So Far, the Cloud Seems Too Leaky

For a security manager, even a test environment could be too vulnerable when it's located in the Web-accessible cloud.

What great timing! I had no sooner returned from the RSA Conference, where my focus was on cloud computing, than I was invited to a meeting to discuss our first venture into "the cloud."

The IT department has decided to contract with an infrastructure-as-a-service provider to host a portion of our development environment. If this trial is successful, some of our production environment could be next. Having read up on the subject in white papers and attended seminars at RSA, I felt informed enough to ask the questions that needed to be answered before I could feel comfortable about an initiative that was going to open new portals to our network and our data.

And there's no question that this could expose us to new dangers.

Our plan is to move our SAP development environment to the cloud. Our developers typically test apps with our actual production data. It's not a problem when they put our financial data on a test server in our own data center. It's another matter entirely when the server is far away and out of our control. In this case, in fact, our hosted servers will actually be located at a hosting provider's data center, so there are two degrees of separation.

The plan is to configure several virtual Linux and Windows servers on a shared VMware ESX Server. The cloud vendor wants us to set up a VPN tunnel. I'm not thrilled that we won't control the VPN termination point, and it doesn't help that the termination point is a Linux server running open-source VPN software.

Compounding my concerns, the vendor wants us to use a shared key for VPN authentication between the devices. I have countered that plan by mandating the use of certificates to handle authentication. I have also established firewall rules that restrict the servers at the server farm from accessing our network.

Making Things Easy

Next in my sights was the Web-based management application that our technicians must use. When you put this application side-by-side with our current data center access controls, the vulnerabilities of the Web app are enough to make a grown security manager cry.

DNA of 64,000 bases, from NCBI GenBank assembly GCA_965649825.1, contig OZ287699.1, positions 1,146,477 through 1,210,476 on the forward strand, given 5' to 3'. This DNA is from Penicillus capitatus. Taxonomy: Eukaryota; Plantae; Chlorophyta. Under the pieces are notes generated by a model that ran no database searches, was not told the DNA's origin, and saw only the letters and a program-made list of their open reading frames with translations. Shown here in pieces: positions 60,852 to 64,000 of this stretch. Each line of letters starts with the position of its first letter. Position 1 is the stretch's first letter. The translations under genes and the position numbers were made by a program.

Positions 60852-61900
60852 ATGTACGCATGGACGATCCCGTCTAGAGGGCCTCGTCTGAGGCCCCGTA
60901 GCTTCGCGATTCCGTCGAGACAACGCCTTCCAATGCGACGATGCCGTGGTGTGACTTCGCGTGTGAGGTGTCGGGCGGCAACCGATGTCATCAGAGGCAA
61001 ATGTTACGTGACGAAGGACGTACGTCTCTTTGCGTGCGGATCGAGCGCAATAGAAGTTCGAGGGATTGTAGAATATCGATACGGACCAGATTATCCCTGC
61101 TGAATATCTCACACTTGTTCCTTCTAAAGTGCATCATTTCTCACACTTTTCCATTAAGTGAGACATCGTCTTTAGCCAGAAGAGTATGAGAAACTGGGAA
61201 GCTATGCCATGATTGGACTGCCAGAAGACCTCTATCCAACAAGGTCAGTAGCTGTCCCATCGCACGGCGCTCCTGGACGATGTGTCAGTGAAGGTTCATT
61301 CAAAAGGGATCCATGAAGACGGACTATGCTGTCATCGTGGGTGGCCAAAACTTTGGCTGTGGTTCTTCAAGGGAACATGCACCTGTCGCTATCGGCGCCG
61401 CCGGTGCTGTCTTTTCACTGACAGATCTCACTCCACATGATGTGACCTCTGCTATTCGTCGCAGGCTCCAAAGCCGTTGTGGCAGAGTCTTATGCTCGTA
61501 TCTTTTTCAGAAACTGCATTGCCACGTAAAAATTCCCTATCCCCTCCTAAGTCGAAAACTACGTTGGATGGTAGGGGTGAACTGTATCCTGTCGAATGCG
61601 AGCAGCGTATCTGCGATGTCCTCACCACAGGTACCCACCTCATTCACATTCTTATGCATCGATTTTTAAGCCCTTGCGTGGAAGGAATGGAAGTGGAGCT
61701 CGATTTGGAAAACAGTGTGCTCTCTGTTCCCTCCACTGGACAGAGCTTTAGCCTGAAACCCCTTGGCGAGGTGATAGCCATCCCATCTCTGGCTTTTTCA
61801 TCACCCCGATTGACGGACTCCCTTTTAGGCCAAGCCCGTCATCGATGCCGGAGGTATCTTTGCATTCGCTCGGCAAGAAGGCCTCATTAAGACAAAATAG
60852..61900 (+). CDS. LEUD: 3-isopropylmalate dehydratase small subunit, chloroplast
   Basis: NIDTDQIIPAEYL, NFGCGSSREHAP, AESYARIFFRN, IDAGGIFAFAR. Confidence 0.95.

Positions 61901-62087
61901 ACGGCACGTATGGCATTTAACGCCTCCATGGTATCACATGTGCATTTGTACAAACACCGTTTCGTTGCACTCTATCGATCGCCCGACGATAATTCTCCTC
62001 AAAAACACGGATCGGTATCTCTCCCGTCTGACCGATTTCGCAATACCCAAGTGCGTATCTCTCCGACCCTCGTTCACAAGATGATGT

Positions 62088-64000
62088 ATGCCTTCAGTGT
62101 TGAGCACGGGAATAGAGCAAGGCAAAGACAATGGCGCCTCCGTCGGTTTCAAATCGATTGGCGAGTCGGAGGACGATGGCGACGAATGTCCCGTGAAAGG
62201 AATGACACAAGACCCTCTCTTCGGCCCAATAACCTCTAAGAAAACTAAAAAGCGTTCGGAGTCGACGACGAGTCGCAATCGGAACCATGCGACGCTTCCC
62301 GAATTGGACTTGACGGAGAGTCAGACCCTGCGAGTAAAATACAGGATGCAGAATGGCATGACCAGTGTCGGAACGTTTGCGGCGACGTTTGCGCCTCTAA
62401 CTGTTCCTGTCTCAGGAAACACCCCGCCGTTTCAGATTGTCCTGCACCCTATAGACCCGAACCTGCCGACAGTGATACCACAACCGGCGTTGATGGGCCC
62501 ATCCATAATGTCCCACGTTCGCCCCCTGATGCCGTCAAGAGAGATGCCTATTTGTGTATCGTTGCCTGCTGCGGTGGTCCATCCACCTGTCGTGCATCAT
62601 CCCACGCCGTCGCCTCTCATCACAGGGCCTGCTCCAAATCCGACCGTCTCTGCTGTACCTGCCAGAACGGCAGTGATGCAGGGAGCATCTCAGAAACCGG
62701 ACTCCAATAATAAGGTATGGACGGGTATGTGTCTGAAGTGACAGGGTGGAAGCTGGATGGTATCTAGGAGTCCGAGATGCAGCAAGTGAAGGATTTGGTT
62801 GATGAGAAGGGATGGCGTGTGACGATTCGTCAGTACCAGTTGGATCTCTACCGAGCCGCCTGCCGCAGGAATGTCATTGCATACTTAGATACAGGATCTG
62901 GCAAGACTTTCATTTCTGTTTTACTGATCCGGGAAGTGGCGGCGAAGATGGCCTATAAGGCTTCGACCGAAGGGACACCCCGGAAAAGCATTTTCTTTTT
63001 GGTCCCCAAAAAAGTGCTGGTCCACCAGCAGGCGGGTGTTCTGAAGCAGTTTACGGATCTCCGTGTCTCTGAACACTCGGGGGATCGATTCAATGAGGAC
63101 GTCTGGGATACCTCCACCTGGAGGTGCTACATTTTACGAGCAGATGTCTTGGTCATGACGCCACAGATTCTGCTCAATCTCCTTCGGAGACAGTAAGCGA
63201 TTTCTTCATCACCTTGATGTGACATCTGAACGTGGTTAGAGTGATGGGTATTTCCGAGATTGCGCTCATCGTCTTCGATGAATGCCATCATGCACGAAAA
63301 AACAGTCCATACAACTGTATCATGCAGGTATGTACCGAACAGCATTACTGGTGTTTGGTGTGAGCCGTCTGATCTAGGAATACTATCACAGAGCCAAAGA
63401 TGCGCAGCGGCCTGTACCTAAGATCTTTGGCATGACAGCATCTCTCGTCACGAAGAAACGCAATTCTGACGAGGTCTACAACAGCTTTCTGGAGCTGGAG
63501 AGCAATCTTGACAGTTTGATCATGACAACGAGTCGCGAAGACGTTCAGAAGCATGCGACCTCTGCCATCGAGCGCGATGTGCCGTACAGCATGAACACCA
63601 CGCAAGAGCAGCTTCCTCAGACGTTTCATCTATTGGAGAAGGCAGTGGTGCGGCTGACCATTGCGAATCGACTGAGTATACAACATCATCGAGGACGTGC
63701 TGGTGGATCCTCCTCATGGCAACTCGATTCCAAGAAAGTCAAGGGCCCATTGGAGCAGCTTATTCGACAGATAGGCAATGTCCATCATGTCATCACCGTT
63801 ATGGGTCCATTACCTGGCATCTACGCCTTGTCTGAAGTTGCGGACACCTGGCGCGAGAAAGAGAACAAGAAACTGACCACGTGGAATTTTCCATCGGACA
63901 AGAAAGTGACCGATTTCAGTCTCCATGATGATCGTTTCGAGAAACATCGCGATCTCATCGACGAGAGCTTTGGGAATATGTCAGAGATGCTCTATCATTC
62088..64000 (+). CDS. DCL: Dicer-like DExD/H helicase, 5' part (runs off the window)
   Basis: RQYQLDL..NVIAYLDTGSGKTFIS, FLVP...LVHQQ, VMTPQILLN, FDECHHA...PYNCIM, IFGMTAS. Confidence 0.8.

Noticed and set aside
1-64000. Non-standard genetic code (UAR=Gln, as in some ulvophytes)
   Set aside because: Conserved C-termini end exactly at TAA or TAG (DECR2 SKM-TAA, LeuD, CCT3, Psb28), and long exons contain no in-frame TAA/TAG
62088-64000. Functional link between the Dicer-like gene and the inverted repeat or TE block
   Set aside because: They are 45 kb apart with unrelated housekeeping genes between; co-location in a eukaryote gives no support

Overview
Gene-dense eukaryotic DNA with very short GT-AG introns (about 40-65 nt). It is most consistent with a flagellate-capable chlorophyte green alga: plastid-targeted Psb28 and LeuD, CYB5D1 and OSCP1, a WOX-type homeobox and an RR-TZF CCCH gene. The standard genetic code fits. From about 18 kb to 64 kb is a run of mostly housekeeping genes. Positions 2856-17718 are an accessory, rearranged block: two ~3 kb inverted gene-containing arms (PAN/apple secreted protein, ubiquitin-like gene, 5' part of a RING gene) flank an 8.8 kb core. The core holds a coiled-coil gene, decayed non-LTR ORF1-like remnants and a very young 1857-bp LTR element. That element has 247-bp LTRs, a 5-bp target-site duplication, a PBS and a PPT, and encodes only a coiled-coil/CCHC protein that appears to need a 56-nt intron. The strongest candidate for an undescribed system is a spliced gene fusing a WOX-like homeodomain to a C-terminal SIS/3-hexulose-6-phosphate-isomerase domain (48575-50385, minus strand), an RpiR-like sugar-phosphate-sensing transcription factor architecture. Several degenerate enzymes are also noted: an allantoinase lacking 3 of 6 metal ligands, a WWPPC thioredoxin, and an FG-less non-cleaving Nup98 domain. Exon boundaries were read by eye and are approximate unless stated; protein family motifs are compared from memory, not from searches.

Currently, a bad guy would have to know the physical location of our data center, obtain a badge to enter the building, procure yet another badge and somehow beat the biometric hand scan in order to enter the data center -- and then he'd have know exactly which racks contain the servers he's targeting. In contrast, the Web app asks only for a username and password, it's available via the Internet, and all customers use the same URL. The only thing a bad guy needs is something like a keystroke logger. And here's a clue to how much the vendor values security: It gives clients temporary passwords with no requirement to change them upon initial log-in, and it doesn't enforce the use of complex passwords.

I had other questions as well, and the answers did not inspire confidence. How would we know if an unauthorized, rogue or disgruntled employee manipulated our environment? "Umm, well, uh, we haven't really thought about that, but our offering is strictly for development environments."

OK, then, how about encryption? "Since we cater to development environments, we advise customers not to use sensitive production data in the development environment." And do any customers really create data out of thin air, or do they just take what already exists from production?

The bottom line is that we have a long way to go before we establish a trust relationship between the cloud network and our company's network, and there is still quite a bit of room for improvement in cloud security.

This week's journal is written by a real security manager, "Mathias Thurman," whose name and employer have been disguised for obvious reasons. Contact him at mathias_thurman@yahoo.com.

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